State of the Superintendency                       Page 6 


Superintendent Search





About 46 percent of school boards conducted their most recent superintendent search without a professional consultant. In 2000, some 54 percent went it alone on their search, according to AASA’s decennial superintendency surveys.

During the past decade, the percentage of districts hiring private help to fill their CEO vacancy increased from about 18 percent to 24 percent. School districts retaining the state school boards association for this purpose increased from 19 percent in 2000 to 22 percent in 2010.

The decision to retain a search consultant is correlated with district enrollment. In 2010, 48 percent in districts with fewer than 3,000 pupils conducted searches without professional assistance. Conversely, only 31 percent of boards in districts with more than 25,000 pupils did so.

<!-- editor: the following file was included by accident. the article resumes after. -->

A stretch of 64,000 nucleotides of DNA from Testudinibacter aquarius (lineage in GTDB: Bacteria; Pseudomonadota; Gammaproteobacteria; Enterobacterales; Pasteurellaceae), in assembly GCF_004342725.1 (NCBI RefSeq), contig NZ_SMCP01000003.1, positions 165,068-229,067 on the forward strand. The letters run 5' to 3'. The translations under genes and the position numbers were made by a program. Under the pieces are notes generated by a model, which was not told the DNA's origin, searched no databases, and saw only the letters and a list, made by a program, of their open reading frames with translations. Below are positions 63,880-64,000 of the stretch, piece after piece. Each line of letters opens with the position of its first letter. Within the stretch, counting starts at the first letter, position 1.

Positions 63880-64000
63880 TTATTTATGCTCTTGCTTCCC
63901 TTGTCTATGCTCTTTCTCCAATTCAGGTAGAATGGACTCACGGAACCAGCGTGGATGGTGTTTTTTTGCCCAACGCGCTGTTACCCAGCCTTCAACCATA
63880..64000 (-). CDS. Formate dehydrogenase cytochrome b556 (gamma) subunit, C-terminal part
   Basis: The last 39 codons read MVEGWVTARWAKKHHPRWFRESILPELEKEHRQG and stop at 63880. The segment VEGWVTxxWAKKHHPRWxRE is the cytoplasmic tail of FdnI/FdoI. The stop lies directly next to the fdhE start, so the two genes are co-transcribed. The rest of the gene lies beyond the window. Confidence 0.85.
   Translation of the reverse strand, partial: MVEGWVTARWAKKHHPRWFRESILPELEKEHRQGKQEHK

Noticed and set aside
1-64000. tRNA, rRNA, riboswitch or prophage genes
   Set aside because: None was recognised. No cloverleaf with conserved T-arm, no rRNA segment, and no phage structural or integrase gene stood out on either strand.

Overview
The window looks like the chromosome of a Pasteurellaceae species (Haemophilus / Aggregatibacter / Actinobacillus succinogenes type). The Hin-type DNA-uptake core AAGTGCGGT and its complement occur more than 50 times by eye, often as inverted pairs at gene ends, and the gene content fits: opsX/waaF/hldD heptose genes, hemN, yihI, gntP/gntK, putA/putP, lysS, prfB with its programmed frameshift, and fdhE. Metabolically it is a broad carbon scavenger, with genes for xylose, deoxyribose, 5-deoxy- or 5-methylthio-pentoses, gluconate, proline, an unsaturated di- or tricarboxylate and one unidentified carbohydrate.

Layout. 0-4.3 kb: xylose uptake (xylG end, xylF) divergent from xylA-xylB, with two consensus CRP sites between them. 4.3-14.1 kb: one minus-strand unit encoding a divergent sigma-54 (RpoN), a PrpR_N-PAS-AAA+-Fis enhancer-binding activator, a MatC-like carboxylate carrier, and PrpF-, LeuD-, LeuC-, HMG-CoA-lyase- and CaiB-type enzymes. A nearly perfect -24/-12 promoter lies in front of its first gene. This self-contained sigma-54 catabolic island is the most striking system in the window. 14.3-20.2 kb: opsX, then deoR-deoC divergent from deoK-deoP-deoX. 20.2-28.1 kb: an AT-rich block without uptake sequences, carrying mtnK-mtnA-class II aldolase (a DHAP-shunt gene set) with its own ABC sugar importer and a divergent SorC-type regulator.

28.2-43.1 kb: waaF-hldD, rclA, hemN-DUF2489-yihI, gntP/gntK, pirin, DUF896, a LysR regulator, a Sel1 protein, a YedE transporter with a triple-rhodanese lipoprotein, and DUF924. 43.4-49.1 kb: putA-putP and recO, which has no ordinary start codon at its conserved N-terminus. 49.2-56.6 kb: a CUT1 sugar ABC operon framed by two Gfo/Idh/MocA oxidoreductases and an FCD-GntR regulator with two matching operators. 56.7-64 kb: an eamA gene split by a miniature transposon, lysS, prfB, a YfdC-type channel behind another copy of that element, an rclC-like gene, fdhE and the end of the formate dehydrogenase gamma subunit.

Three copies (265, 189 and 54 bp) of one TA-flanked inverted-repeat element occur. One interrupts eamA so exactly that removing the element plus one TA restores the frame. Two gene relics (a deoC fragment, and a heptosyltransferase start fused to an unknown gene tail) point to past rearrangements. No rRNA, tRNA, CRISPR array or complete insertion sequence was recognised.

The increasing use of search consultants may be explained by two factors. First, the number of very small districts continues to decline because of consolidation in some states. Second, in some instances, attracting a regional or national applicant pool has become more difficult.

Source of data: "The American School Superintendent: 2010 Decennial Study" (2011) published by Rowman & Littlefield Education and co-sponsored by AASA and Pearson. Analysis by Theodore J. Kowalski, study lead author and professor of educational administration, University of Dayton.


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